Russell said there was also, “an odour at the ground level entrance … and the rubbish at the near rear of the building made for a really pungent smell”.

The agent allegedly replied that he wanted three weeks’ notice and said: “You need to ensure that it is cleaned thoroughly, otherwise it will have to come out of your bond.”

Russell told The Sentinel: “The agent said that I hadn’t done a full clean and he insisted that rather return the keys on that Friday, I had to arrange for cleaning over the weekend and return the keys on the Monday, which incurred a four-day cost to me.”

In response to questions from The Sentinel about bullying tactics from agents, the Tenants’ Union of NSW spokesperson said, “Real estate agents are bound by a professional code of conduct and where a renter feels intimidated by the real estate agent due to inappropriate conduct, they can make a complaint to NSW Fair Trading.

“In practice, we know that many tenants do not feel comfortable to make a complaint, as they are concerned about possible retaliation … and agents can have a powerful impact on whether someone can secure a new rental in the future.”

The Tenants’ Union of NSW advice is that renters can seek to have their rent reduced where facilities, services or goods have been reduced or withdrawn by the agent, and that tenants should contact their local Tenants’ Advice and Advocacy Service for assistance.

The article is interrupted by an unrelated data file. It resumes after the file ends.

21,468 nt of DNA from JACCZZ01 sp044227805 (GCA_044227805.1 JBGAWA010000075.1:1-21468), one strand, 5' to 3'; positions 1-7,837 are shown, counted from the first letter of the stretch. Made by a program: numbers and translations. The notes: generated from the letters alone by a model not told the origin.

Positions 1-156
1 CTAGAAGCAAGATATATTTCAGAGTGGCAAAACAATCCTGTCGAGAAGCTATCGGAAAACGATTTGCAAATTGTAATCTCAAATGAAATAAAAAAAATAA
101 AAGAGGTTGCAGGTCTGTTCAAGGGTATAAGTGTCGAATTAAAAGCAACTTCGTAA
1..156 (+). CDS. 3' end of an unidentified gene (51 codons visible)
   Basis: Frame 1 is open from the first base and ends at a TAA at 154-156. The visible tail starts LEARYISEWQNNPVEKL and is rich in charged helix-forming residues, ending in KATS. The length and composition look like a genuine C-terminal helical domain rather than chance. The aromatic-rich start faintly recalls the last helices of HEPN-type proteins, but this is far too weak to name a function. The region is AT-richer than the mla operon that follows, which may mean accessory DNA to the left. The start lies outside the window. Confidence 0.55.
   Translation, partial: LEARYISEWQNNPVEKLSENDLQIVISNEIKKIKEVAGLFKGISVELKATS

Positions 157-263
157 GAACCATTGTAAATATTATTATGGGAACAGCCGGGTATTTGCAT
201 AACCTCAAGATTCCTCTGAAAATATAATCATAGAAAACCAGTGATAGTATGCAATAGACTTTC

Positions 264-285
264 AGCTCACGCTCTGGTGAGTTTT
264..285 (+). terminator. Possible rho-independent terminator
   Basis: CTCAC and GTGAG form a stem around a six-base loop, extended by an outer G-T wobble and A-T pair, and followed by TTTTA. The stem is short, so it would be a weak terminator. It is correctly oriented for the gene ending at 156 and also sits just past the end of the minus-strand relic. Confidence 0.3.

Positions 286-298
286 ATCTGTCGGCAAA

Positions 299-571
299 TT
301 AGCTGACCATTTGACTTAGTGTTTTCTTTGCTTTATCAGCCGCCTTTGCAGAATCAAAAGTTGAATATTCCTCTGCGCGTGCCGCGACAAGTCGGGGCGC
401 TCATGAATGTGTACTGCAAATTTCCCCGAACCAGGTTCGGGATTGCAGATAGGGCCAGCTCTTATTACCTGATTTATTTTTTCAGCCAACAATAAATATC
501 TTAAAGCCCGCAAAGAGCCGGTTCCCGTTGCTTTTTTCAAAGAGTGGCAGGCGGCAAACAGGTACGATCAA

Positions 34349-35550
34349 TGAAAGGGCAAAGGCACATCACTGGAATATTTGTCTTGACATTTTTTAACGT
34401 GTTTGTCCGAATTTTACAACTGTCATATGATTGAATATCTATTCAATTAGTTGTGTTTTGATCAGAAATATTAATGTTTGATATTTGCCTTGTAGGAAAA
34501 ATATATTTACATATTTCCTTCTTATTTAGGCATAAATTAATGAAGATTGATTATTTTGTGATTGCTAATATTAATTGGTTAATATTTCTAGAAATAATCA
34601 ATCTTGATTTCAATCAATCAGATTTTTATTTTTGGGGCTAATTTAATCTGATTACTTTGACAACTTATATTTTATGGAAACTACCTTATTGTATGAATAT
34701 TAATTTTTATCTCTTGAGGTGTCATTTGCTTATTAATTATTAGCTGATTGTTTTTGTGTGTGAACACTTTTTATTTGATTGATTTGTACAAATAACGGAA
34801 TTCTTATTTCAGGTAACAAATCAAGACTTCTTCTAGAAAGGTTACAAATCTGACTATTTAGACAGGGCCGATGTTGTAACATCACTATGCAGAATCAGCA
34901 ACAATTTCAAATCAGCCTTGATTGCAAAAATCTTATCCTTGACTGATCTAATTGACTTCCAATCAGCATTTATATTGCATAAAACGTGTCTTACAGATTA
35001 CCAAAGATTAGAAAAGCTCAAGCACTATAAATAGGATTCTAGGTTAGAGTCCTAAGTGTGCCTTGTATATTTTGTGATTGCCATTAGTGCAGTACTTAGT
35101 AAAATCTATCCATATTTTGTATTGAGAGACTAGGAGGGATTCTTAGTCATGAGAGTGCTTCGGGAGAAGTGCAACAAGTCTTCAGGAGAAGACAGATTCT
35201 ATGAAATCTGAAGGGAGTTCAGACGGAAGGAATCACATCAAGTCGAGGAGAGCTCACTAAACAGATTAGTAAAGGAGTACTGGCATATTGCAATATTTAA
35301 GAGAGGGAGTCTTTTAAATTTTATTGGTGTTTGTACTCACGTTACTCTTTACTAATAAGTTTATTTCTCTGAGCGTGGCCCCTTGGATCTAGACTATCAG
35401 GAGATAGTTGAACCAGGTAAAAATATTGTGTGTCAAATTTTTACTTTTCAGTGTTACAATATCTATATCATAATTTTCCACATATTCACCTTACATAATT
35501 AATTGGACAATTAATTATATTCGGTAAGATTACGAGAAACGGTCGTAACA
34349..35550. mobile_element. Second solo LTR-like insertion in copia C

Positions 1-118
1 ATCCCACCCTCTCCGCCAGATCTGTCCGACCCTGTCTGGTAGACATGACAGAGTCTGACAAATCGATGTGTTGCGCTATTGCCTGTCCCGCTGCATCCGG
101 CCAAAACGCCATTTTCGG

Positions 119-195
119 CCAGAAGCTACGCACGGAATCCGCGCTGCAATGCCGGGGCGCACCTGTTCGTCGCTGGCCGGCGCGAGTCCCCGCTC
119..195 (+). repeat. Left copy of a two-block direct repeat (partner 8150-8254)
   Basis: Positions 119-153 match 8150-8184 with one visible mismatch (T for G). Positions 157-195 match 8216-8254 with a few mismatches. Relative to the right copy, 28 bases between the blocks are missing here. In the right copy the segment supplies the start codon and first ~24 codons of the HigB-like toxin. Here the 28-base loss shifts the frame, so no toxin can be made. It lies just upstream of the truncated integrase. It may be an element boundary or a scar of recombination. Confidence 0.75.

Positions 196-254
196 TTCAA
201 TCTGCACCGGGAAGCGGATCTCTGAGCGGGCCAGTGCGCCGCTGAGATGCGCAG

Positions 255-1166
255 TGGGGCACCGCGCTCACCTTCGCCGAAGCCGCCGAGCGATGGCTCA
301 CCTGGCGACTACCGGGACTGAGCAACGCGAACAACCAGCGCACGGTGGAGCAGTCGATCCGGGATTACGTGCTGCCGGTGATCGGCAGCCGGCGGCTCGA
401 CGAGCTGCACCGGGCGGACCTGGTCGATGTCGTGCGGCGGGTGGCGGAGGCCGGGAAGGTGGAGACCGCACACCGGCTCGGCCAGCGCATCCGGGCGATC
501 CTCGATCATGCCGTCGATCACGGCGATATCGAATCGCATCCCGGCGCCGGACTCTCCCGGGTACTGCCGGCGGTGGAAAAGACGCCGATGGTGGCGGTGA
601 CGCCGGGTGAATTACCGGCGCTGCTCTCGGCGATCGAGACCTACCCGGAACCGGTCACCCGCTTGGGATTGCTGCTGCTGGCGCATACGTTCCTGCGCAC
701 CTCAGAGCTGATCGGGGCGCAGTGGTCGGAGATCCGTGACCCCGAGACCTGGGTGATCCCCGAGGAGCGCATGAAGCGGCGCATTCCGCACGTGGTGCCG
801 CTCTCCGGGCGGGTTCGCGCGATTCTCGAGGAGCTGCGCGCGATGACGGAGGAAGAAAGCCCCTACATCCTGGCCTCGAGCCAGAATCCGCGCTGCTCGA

In this case one tenant, Adrian Dicken, reached out to the Kings Cross Community Centre for help in relocating into social housing.

Adrian Dicken at 30 Darlinghurst Road. Photo: John Moyle

Robyn Greaves, oo-ordinator, Kings Cross Community Centre, said: “When the water and all the problems started emerging about the building, I went to the Department of Housing and lobbied them on that issue and said that the building should be condemned.”

Greaves was finally able to get Dicken into public housing and is still angry about the way that the City of Sydney dealt with the development application that included 30 Darlinghurst Road.

“You are talking about a building as part of a DA that was getting demolished and not one mention of the tenants at the City of Sydney meeting, to my knowledge.

“Of course they had a moral obligation, I think that the people who passed the DA should have considered the tenants – and as far as the owner went, there was a moral obligation, particularly when the building was in such a bad state, and those remaining tenants should have been relocated.

“I think the tenants have been very badly treated.”

Russell sums up his time at 30 Darlinghurst Road thus: “Now that I am out of the building I feel a lot more healthy and now I understand how depressing it was.”

73-year-old Harry Wong vacating 30 Darlinghurst Road. Photo: Adrian Dicken.

All too often we see wealthy and remote developers level whole swathes of homes, particularly in the inner city, to make room for the aspirational class who have no connection to the local heritage and social fabric.

In this case, Iris Capital has already failed in its first test for being part of the social fabric of Kings Cross and Potts Point.

The grandiose development, dubbed Queensgate, is offering one-bedroom apartments with no views for the bargain price of $1.8 million, stretching up to $16m for a penthouse, well out of reach of the former tenants of the Dickensian 30 Darlinghurst Road.

Richardson and Wrench’s agent did not respond to questions from The Sydney Sentinel.

John Moyle is the associate editor and special writer for the Sydney Sentinel.